My Story Part 3

This idea of becoming foster parents began to take root in our hearts. We did all the necessary things. We took our classes, prepared or home study, prepared our home, did our best to prepare our kids. Then our life got totally re-routed.

I am an eternal student. As I prepared for every possible scenario I began to read every book I could find on foster parenting and adoption. That is when I found the book “Hope Meadows-Real Life Stories of Healing and Caring From an Inspiring Community” by Wes Smith. What I read was truly inspiring.

Nestled in rural Illinois in what was now an abandoned Air Force base a little intentional neighborhood was living out “community” something like Mayberry. What had been married housing for the base had been renovated into six-seven bedroom homes for adoptive families with some of the hardest to place children from foster care. Living alongside this vulnerable population were an equally vulnerable group- senior citizens wanting to age with purpose and in community instead of ending up in nursing care.  Research had discovered that many adoptive families were unable to handle the deeply rooted traumas and behaviors of their children. Without proper supports many adoptions failed and children continued to cycle through the System until adulthood never finding permanency.  In this neighborhood struggling families could find support from other parents with similar struggles and from the seniors who acted in the role of foster grandparents to the children.

The concept was a beautiful one and we were inspired. In our little home we were limited to working within the confines of the the foster care system and probably only one child. Our vision began to expand to growing a large family through adoption and with the supports of our Hope Meadows family. Within six months of interviewing we made our home here.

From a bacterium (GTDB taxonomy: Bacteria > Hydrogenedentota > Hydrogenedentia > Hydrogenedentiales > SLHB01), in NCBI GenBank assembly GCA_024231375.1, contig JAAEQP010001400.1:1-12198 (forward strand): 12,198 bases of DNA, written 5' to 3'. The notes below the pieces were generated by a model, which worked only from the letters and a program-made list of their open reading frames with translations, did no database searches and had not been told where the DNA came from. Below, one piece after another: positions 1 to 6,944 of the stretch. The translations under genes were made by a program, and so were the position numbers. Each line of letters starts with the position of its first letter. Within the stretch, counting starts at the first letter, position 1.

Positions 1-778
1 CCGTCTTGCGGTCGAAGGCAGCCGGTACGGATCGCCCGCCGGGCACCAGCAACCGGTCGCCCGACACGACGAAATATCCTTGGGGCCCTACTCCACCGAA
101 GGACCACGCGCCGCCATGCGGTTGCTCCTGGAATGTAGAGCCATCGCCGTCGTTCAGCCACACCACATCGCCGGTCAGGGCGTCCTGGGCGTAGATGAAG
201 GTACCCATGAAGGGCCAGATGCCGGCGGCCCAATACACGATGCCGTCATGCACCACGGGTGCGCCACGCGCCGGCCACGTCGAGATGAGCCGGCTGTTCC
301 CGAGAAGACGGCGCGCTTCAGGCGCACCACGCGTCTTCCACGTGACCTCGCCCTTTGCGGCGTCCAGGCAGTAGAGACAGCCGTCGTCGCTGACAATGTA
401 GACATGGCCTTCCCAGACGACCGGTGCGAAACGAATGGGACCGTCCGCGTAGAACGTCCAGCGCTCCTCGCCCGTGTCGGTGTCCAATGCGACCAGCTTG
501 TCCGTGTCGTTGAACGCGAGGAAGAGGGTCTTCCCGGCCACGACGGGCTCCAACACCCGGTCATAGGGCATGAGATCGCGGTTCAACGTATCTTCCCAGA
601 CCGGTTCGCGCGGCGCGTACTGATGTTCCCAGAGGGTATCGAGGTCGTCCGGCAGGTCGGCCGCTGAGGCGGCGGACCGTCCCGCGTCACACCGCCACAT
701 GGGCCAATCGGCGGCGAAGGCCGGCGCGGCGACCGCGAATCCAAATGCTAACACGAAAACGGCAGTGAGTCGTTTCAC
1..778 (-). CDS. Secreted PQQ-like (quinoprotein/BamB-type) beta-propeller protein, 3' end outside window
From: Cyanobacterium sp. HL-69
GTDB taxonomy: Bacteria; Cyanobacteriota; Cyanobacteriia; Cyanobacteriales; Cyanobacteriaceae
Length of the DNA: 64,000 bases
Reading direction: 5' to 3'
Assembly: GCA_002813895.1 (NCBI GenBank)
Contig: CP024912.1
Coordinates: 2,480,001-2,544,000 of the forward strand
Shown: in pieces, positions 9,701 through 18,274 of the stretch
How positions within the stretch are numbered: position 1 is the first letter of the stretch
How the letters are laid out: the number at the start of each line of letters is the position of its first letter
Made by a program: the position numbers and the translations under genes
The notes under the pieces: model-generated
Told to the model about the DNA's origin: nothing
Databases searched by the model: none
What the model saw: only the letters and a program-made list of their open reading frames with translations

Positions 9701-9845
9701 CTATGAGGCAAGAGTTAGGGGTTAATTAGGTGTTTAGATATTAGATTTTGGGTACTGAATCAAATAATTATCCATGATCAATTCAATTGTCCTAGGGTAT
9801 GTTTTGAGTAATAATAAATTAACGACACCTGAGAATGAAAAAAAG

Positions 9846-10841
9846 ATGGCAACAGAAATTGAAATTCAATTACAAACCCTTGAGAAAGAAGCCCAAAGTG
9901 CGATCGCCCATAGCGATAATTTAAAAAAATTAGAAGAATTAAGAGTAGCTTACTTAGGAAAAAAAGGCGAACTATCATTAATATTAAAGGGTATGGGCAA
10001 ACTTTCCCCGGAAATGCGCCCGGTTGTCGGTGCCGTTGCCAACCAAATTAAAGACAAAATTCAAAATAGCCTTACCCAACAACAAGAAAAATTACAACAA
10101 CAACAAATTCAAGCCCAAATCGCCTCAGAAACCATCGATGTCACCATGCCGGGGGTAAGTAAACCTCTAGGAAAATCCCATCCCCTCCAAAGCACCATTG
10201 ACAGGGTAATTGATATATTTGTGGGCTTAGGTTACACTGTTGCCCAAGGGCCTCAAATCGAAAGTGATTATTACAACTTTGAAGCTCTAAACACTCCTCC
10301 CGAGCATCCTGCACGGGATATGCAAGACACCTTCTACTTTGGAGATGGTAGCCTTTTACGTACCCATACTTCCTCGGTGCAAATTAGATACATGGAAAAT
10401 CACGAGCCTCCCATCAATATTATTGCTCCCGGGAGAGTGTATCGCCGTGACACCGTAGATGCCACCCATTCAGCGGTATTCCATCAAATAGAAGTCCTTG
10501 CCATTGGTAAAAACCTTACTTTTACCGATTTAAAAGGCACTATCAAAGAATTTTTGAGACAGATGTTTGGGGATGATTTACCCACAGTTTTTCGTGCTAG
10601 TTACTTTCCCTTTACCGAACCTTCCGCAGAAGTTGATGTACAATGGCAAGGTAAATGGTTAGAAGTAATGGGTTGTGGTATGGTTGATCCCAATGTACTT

We have lived at Hope for nearly a decade now. Many things have evolved over the years. It is a very unique experience, but it is not a utopia. It has not been an innoculation to prevent hardships in adoption and trauma parenting. It is a special piece of planet where we know ALL of our neighbors personally, around eighty of them! Our children have “grandparents” that care deeply about them and show them every day. They receive birthday cards, they are taken on special outings or have a cheering section at all of they’re events. They have an after school program and retired teachers to tutor them, and people looking out for them while they play in the neighborhood. They walk out the door and they have kids just like them to play with. Adoption is normal. Multiracial families are normal. Mental health and trauma behaviors are normal. I have people on standby I can call in a crisis. My children are learning how to be good citizens. They do chores for our seniors, they shovel snow or pull garbage cans back up the drive. We go to potlucks and block parties. The quilts on they’re beds were handmade with love from they’re grandmas. When an adoption occurs the entire Hope community celebrates by packing out the courtroom and throwing a huge party afterwards.  It truly is a special place to raise our family.

 

 

 

 

 

 

 

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